I'm busy working on my blog posts. Watch this space!
July 15, 2016
MetCon (Metabolic conditioning) is all about improving the efficiency of your body’s energy systems. Admittedly not something that’s entirely necessary for those of us who aren’t planning to smash the 800m world record the week after next. But there is a good reason why many athletes often look like they'd be quite comfortable dressed in a toga, shooting lightning bolts from the clouds. The minimal body fat and HD muscle tone are direct results of the conditioning they commit to in order to perform in their chosen sport.
The Gymbox MetCon class I attended seems to have taken the conditioning principles of endurance athletes and married them with the fat loss principles for your average Joe/Joanne. What your left with is high intensity cardio, with rest breaks just long to catch your breath, and just short enough to stop you sneak-crawling out the door.
The longer training intervals, 1 minute or so, of exercise and short rest periods work for two main reasons, they recruit both the aerobic and anaerobic energy systems, over time, this improves your performance and heart health. The intervals also challenge your mental strength. They push you past your own psychological boundaries, because trust me, no matter how hot the burn is in your thighs, they won’t actually set alight.
Our class was led by instructor Lawrence (pictured below) who like myself, enjoys basing cardio workouts around the legs. The main reason I prefer this is because the legs can move the whole body with ease (walking) but they also contain a large amount of your type 1 muscle fibres, the ones that prefer to work with oxygen, meaning they can keep going for longer, all you need to do is breathe. The class was full of jumps, squats, lunges and burpees, some with light kettle bells, and some purely bodyweight.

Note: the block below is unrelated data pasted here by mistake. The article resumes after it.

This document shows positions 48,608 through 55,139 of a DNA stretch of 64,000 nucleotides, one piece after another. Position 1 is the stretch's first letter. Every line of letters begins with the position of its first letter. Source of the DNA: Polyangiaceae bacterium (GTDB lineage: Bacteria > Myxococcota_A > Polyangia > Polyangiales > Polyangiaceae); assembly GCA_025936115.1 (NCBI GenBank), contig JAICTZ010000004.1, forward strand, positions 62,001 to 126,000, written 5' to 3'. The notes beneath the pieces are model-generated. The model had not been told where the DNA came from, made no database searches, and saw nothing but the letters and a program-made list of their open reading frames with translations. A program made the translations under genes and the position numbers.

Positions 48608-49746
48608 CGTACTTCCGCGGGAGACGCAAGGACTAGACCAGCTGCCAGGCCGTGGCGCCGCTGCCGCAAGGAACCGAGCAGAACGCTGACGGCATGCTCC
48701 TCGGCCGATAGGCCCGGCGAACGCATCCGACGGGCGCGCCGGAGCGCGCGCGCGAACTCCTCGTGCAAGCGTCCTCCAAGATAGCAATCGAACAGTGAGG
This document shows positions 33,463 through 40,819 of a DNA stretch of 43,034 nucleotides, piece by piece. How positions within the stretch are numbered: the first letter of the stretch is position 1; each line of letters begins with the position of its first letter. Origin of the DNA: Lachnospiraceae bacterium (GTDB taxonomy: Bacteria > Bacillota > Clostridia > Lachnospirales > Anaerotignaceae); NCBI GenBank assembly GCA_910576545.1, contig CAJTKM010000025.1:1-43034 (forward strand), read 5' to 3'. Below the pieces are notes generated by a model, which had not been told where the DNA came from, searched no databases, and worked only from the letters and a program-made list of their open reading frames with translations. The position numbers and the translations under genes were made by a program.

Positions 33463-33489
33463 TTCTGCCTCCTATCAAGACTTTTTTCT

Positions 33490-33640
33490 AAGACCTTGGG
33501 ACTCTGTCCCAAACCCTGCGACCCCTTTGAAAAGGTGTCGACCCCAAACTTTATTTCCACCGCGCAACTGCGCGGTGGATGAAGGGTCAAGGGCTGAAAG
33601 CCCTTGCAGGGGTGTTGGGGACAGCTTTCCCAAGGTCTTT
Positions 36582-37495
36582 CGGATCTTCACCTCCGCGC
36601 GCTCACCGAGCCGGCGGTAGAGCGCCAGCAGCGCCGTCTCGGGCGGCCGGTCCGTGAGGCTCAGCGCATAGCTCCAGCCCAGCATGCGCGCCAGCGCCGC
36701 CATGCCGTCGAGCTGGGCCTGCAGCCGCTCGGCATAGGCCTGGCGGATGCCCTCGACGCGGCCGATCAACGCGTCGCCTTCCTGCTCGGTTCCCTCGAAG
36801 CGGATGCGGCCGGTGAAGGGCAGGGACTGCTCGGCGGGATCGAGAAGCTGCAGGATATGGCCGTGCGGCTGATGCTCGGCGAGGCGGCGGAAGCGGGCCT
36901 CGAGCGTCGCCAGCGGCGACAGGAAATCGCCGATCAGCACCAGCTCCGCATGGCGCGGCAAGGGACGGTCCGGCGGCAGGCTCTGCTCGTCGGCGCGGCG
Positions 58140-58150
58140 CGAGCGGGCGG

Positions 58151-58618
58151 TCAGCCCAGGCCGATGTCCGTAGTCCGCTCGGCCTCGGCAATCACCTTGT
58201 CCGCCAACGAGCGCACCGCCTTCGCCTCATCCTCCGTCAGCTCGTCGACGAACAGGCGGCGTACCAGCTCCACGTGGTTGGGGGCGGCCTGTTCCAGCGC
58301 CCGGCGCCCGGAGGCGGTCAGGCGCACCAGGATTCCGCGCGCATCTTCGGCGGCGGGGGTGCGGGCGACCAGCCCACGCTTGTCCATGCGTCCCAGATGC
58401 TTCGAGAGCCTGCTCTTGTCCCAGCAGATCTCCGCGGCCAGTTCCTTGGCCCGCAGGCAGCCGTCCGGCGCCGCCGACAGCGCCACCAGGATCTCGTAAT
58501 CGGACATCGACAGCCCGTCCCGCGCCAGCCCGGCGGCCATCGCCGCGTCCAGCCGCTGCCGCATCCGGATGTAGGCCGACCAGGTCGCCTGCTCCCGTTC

The general make-up of the circuits were two weight based movements, with a third and final movement being a bodyweight exercise, this helps you push on for the last of each round knowing that it should be just a little easier than the two exercises that came before it.
Perhaps the toughest movement was a weighted burpee, jumping into the air with a kettle bell held between our legs. It's hard enough at this point to peel yourself off the floor from lying down, but knowing you’ve now got to launch right back up again takes some real determination, I think burpees are so hard because they remind us all of getting out of bed in the morning, which as we know, is arguably the most difficult part of being an adult.
All in all the class was a lot of fun, and bloody tough, not for casual beginner, but definitely worth a go for anybody who considers themselves to have a relatively healthy level of fitness. For those of you who do exercise regularly and get bored with the bog standard running on the spot and star jumps type cardio, variations like this can really help you to stay focused and relish in the hellish challenge.
PS 30-45 minutes of intense cardio keeps you burning fat more efficiently for around 8 hours afterwards. I'm not saying it justifies lunch at Greggs, but it is worth knowing that naughty is a little less naughty for the other half of your day.